Dorothy Jackman, associate vice president of investments and senior director of the national multi-housing group for Marcus & Millichap in Tampa, is nationally recognized for her expertise in student housing, a niche that has expanded in recent years as universities deal with growing enrollment and limited residential options on campus. She began her commercial real estate career 15 years ago with an apartment locator firm in Gainesville, home of the University of Florida, and in more recent years she and her team have handled as much as $300 million in annual transactions. Jackman, who was recognized last year by Real Estate Florida among its Broker All Stars and Women of Influence, shares her thoughts on the student housing segment in a recent interview. How did you get into student housing brokerage?

Jackman: I went to college in Gainesville, where I got my real estate license and worked on properties that were both student and multifamily. I became knowledgeable in both operations and lease-up. I was then recruited by Apartment Hunters to run its Gainesville office as general manager.

I interfaced a lot with the university and its apartments both on and off campus, and was approached by UF to speak at all of their preview events for students and their parents about the nuances of looking for suitable living places. Oftentimes parents hadn’t leased in many years and had probably never leased in the kind of facilities that were available to their kids.

After that, I moved to Tampa with the same firm and began building strategic alliances. I wanted to be in the brokerage business because I felt that student housing was a very different business model than multifamily. Having understood the operations side of student housing, I felt someone on the brokerage side would be more helpful to clients who were considering disposing of those assets. Has having your own children go through college given you any added perspective?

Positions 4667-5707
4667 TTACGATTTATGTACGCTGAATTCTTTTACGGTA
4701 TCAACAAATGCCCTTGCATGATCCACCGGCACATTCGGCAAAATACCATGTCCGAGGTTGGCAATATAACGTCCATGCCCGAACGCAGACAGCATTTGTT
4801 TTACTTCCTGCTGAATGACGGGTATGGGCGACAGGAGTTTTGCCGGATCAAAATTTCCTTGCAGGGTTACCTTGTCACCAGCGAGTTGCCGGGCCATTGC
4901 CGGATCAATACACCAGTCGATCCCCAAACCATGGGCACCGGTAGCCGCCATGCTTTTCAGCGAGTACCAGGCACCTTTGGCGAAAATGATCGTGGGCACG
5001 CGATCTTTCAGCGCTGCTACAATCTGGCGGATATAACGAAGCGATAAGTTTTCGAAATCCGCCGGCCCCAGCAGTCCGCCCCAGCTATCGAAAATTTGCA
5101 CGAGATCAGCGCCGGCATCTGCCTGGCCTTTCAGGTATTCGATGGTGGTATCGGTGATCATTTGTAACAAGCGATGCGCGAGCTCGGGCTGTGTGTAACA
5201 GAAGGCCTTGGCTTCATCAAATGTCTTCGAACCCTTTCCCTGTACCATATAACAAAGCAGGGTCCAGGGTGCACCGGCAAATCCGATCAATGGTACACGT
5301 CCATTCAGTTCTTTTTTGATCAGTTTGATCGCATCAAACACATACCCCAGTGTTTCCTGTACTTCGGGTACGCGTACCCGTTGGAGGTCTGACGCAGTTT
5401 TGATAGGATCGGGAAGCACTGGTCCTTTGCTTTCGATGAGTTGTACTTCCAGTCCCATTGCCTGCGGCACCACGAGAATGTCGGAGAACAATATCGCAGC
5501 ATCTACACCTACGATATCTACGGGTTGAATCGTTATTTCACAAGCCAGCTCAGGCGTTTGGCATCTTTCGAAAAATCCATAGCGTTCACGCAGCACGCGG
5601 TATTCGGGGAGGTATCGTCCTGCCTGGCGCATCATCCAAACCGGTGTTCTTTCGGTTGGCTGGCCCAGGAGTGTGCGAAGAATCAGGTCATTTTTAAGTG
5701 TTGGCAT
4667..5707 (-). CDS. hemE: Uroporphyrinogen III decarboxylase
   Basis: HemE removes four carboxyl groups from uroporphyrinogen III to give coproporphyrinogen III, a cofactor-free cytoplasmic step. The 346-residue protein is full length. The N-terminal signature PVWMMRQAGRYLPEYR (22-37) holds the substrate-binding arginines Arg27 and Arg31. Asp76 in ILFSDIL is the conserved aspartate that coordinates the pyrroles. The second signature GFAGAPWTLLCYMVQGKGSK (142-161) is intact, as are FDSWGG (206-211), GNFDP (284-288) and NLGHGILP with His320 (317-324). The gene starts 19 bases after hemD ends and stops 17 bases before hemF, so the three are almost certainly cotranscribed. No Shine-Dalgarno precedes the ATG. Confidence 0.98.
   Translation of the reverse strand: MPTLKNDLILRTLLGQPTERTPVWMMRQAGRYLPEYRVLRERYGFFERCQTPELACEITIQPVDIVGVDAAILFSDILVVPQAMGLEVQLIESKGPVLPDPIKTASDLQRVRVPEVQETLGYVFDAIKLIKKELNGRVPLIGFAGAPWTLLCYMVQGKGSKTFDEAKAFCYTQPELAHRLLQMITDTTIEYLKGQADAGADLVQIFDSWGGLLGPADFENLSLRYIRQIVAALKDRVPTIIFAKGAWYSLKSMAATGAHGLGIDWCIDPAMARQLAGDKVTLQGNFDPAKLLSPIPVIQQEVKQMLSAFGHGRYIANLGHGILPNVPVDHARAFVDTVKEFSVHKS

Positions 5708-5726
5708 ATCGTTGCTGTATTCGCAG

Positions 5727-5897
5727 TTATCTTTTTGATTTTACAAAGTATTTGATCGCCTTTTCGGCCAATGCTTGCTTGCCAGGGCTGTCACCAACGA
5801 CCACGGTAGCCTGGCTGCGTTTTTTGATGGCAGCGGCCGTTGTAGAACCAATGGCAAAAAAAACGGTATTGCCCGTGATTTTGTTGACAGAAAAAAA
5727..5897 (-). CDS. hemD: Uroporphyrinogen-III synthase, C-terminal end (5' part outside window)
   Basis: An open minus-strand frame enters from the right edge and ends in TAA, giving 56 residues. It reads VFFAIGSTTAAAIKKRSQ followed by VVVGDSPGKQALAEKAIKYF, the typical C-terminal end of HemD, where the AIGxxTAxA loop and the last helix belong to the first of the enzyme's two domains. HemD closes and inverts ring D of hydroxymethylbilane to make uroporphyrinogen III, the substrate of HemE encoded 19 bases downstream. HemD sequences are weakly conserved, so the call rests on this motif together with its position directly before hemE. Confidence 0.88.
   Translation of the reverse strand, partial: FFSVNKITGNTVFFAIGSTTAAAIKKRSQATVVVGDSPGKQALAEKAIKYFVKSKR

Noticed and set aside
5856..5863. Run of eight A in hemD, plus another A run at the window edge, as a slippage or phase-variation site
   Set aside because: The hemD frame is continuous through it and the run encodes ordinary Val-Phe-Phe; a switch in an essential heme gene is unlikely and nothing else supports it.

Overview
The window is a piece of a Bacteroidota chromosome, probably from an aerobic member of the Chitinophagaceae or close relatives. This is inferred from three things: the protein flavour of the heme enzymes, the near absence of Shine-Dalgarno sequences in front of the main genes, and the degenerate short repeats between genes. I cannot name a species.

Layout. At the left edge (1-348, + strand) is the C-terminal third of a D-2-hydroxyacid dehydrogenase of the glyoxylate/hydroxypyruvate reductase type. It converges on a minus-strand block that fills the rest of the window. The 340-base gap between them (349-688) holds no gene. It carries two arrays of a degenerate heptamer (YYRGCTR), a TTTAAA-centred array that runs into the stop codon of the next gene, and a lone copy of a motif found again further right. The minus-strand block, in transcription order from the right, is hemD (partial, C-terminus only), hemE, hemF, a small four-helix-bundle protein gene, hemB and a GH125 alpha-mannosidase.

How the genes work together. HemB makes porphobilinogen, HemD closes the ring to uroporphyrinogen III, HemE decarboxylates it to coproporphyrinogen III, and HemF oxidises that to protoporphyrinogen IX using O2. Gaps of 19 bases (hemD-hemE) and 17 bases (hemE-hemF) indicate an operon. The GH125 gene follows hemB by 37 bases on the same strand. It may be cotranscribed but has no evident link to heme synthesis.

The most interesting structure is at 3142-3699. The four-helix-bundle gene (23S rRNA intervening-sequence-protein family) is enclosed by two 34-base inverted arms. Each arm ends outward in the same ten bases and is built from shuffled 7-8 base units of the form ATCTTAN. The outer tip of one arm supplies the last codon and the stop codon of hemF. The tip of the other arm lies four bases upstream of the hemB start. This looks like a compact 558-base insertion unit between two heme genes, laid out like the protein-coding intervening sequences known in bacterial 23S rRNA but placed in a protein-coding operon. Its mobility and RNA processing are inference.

Jackman: When both my children attended college in Gainesville, they lived in all different configurations of student housing, from a fraternity house to a four-bedroom, four-bath, resort-style community. It became very clear to me that for my son I wanted a property that had a lot of speed bumps, and for my daughter I wanted a place that had security.

Students have a lot of choices, and mom and dad are there to input some ideas. You have to look at it all and come to a place where the parents and students are happy. Cost is always a factor, as is proximity to campus, but creature comforts are also important. Four bedrooms and four baths mean four different leases, so you’re not vulnerable if your roommate flunks out of school or can’t pay the rent. How important are living options for today’s college students? Are they more inclined to stay in a four-resident apartment versus traditional dormitories?

Jackman: There is a need and desire for all types of student housing. In some cases, universities require freshmen and sophomores to live on campus. Students demand more and are used to better conditions, and in some cases dorms are totally obsolete. Colleges are having to rebuild and those that have the funds and the space are doing so, while others are facing budget constraints.

Close-to-campus developments are still seen as desirable, but there is an element of the student population, such as seniors, who want to be farther away from campus when their classes are over. They want to be somewhere quiet, away from the hoopla on campus. Do universities try to compete directly with student housing developers, or are they more cooperative?

Jackman: There is certainly more desire to provide better housing for students if you want to be known as a university that can accommodate the student body that you intend to recruit. There continue to be more strategic alliances between universities and builders, owners and managers, where the university will supply land for projects.

There is competition, but the larger developers are already working with universities across the country. While they might have an off-campus facility of their own, they are still working with each university to provide the same quality to housing on campus. How is the economy affecting student housing lately?

Jackman: Student loans are shrinking and there is going to be less funding available, although the government is working to keep that equity flowing so that everyone has an opportunity to go to school. Some students are going to school longer; they’re not in any hurry to enter this job market. Older people are going back to school at times like this as well.

From an enrollment standpoint, there is the expectation that it will continue to grow. However, junior colleges are being looked at more closely as a stopgap measure. Junior colleges are now working with student housing developers on projects.

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